This is exactly what brought our District to disaster the past 4 years. Arrogant Suoerintendents reorganizing Special Ed, re-hiring problem attorneys, and passing issues on consent with only employee input and without appropriate oversight.

2 people like this
Posted by BW2
a resident of Duveneck/St. Francis
on Jun 16, 2019 at 10:59 pm

@Consent, the questions from board members were about Lozano Smith, which Austin said would be taken off the list. But if a board member or member of the public wants to pull the item off consent, it will be - it only requires one person to ask.

BTW, I think the agenda committee decides if things go on consent or not. Agenda committee is run by the board president, not the superintendent.

7 people like this
Posted by Consent
a resident of Jordan Middle School
on Jun 17, 2019 at 1:57 am

@BW2 - Board Policy states the Superintendent and Board president decide what gets on the Agenda.
It also states the Superintendent, Board President and Board Vice President decide if items are action or consent.
Board Policy states multiple times Consent items Must be routine in nature or no discussion anticipated and must be recommended by the Superintendent.
The Superintendent is secretary to the Board. The Superintendent and staff produce the written agenda. In reality, Superintendent through staff has tremendous power to structure the Agenda. This has caused conflict over past years when Board thought items were not being agendized promptly, or items were being pushed through too fast without adequate discussion, or if they felt Suoerintendant was not falling their directions and either ignoring direction or pushing them into a decision they didn’t want.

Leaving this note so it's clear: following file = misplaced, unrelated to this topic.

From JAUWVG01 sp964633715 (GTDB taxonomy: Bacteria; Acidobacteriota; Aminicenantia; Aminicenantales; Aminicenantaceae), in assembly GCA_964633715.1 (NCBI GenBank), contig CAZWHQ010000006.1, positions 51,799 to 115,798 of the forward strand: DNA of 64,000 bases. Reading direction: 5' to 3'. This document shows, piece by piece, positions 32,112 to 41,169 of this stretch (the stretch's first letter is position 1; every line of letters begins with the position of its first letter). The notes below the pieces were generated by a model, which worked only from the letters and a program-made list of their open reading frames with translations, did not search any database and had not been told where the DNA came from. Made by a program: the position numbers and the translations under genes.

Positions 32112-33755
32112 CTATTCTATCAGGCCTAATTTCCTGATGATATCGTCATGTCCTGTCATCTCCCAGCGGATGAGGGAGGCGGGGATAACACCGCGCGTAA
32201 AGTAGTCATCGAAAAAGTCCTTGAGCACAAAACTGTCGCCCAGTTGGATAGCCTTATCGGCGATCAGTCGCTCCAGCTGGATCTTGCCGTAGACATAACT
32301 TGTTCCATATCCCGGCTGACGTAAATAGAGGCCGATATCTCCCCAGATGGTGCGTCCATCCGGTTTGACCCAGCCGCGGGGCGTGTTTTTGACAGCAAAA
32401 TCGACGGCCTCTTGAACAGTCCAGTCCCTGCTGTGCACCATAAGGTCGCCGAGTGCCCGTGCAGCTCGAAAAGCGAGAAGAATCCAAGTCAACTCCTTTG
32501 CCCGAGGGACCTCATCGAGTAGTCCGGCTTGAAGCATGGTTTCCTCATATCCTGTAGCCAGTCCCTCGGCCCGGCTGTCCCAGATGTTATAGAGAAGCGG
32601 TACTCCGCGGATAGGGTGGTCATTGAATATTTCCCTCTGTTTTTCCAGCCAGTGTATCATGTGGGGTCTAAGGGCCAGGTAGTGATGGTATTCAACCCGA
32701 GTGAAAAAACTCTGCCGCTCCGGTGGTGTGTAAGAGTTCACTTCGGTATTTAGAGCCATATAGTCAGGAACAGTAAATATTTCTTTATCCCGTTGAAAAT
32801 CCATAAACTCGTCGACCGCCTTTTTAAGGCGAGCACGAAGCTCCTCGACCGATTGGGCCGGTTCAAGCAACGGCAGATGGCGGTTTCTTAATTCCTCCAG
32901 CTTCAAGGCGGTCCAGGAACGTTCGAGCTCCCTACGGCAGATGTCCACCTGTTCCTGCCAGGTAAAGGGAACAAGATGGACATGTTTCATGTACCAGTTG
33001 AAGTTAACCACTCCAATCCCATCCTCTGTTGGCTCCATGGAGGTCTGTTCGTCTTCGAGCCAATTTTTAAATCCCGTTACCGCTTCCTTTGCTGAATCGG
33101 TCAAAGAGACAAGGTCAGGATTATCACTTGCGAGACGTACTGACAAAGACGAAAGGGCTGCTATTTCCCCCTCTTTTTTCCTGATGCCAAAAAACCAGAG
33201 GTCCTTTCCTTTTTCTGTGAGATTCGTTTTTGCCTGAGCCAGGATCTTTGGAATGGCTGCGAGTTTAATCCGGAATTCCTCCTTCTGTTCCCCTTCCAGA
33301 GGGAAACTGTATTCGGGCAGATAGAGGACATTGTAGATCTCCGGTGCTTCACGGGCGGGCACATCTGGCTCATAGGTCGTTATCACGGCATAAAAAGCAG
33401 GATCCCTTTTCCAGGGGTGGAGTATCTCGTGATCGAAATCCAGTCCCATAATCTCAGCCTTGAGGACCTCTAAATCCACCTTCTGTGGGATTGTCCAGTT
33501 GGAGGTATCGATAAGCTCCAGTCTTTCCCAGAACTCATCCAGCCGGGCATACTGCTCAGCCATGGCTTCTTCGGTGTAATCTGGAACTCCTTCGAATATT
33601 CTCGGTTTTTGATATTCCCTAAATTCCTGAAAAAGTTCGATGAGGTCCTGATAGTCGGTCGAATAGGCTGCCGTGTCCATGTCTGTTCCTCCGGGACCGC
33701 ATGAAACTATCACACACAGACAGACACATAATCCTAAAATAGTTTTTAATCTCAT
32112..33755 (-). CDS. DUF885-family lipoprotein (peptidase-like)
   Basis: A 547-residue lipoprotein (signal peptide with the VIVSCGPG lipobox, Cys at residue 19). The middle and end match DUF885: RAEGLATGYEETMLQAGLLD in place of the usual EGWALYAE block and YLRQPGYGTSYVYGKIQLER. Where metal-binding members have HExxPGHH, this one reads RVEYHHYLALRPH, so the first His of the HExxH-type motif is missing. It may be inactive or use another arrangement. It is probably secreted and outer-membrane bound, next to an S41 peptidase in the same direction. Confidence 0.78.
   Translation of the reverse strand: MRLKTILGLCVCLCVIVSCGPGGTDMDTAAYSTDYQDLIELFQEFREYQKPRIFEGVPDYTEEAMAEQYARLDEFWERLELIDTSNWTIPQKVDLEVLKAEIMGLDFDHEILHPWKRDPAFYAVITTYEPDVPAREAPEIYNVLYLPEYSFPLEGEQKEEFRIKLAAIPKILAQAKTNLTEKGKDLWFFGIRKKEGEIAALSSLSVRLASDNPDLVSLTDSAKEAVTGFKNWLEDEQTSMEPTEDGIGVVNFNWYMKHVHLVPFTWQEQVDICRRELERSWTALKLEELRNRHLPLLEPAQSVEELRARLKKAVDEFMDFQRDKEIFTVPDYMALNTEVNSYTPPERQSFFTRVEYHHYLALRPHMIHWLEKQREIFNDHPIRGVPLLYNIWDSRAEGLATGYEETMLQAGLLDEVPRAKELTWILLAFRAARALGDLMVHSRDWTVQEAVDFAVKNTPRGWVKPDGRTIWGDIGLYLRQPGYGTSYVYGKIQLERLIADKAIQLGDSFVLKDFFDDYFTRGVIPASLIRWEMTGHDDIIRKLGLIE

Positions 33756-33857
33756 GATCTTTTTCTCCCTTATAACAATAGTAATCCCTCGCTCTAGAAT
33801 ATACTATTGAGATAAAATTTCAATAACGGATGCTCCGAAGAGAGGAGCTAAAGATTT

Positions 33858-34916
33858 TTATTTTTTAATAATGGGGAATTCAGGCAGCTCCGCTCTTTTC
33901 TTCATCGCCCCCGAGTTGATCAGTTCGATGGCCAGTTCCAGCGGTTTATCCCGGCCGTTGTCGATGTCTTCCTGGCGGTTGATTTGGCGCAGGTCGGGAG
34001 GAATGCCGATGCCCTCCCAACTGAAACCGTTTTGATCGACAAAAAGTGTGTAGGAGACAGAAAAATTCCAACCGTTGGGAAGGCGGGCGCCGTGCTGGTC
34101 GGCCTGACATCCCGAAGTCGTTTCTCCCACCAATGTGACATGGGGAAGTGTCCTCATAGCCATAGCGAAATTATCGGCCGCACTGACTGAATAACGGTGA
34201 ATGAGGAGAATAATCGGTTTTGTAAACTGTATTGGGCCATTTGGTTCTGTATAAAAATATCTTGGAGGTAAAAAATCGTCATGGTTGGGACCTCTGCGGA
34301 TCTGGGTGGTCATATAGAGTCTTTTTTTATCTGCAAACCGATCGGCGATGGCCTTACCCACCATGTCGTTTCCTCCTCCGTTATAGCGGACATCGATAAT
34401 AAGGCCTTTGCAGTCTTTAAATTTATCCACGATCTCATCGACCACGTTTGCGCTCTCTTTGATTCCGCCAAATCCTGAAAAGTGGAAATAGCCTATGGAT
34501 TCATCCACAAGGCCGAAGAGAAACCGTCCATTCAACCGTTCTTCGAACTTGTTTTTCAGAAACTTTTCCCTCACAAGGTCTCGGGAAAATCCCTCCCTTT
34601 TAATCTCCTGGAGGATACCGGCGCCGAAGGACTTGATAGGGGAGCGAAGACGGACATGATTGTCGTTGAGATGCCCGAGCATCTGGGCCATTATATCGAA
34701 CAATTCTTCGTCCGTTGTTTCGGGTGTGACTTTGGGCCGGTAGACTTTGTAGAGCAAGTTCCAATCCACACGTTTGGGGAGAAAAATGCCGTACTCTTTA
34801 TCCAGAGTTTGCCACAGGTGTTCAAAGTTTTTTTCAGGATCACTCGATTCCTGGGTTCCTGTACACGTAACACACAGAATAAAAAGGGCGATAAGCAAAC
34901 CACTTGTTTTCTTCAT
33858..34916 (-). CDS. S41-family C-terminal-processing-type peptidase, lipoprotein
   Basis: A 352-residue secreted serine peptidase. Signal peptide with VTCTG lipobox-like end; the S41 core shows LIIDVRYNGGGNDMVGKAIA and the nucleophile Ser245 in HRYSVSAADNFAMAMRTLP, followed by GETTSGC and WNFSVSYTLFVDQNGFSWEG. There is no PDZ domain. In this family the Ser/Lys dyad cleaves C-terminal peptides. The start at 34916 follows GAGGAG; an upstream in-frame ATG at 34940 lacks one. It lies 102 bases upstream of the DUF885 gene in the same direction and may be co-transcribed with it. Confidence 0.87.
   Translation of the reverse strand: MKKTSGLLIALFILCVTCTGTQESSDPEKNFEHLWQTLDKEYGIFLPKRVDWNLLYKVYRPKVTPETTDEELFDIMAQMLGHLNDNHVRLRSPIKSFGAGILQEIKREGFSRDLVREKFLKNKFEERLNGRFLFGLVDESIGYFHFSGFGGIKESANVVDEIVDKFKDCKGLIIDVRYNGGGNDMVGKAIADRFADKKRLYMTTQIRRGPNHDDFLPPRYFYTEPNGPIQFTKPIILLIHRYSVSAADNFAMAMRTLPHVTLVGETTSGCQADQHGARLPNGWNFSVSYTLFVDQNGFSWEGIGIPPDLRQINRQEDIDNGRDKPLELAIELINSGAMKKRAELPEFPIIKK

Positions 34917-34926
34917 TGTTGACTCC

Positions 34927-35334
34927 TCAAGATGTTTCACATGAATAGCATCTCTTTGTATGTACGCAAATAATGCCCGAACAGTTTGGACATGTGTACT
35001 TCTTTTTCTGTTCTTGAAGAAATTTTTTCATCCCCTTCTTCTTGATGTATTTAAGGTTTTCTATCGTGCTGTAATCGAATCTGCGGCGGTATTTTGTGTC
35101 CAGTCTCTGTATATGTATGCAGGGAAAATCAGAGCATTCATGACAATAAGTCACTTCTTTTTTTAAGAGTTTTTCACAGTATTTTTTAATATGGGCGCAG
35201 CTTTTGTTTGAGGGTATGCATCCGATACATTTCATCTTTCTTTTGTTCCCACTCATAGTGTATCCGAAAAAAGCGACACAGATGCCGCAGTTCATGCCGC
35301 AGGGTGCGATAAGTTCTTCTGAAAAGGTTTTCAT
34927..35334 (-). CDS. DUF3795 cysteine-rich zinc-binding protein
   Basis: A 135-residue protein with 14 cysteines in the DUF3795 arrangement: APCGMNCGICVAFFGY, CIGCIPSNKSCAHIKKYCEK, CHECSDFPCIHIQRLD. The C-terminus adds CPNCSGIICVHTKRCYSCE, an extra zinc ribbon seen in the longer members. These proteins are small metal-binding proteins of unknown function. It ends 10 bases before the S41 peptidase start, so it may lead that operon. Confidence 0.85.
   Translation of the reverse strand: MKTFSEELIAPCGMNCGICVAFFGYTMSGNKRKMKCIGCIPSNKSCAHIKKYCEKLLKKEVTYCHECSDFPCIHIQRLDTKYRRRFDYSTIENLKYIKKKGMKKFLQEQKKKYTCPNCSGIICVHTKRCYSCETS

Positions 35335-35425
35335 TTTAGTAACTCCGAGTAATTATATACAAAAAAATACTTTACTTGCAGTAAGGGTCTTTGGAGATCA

Our Board does not have funds for an independent Board staff, so cannot do much without resources.

2 people like this
Posted by BW2
a resident of Duveneck/St. Francis
on Jun 17, 2019 at 9:12 am

@Consent, I think it is very unlikely that if the board president directed the superintendent in agenda setting to put something on action vs. consent that the superintendent would refuse to do so. So while the superintendent may propose, the board president decides.

That said, any member of the board or public can pull something from consent and open it up to discussion and a separate vote - it happens almost every meeting.

9 people like this
Posted by Consent
a resident of Jordan Middle School
on Jun 17, 2019 at 12:29 pm

@BW2 - agreed in theory, and this works best when it is a new item. Yet there have been times when a Superintendent did not put items in Agenda Board as instructed, which came up when Board was upset about it. Superintendent’s have also put items on Consent before asking Board, then ask in Board meeting. Board may or may not say OK. Concern is for items that should have a second reading or discussion, then are put on Consent or when the 2nd discussion is Waived. They may need more sunlight.